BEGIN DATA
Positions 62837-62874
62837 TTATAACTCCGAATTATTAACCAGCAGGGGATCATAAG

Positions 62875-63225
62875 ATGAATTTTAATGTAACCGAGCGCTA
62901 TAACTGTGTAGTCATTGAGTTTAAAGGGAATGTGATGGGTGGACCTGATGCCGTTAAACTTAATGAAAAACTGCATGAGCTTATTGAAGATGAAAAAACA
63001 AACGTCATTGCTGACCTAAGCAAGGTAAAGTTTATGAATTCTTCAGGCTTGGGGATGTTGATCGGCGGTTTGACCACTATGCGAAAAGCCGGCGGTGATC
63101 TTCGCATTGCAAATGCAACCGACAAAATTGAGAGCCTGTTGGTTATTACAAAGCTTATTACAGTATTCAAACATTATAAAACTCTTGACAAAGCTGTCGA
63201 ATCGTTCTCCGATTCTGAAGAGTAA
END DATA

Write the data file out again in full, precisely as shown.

Positions 62837-62874
62837 TTATAACTCCGAATTATTAACCAGCAGGGGATCATAAG

Positions 62875-63225
62875 ATGAATTTTAATGTAACCGAGCGCTA
62901 TAACTGTGTAGTCATTGAGTTTAAAGGGAATGTGATGGGTGGACCTGATGCCGTTAAACTTAATGAAAAACTGCATGAGCTTATTGAAGATGAAAAAACA
63001 AACGTCATTGCTGACCTAAGCAAGGTAAAGTTTATGAATTCTTCAGGCTTGGGGATGTTGATCGGCGGTTTGACCACTATGCGAAAAGCCGGCGGTGATC
63101 TTCGCATTGCAAATGCAACCGACAAAATTGAGAGCCTGTTGGTTATTACAAAGCTTATTACAGTATTCAAACATTATAAAACTCTTGACAAAGCTGTCGA
63201 ATCGTTCTCCGATTCTGAAGAGTAA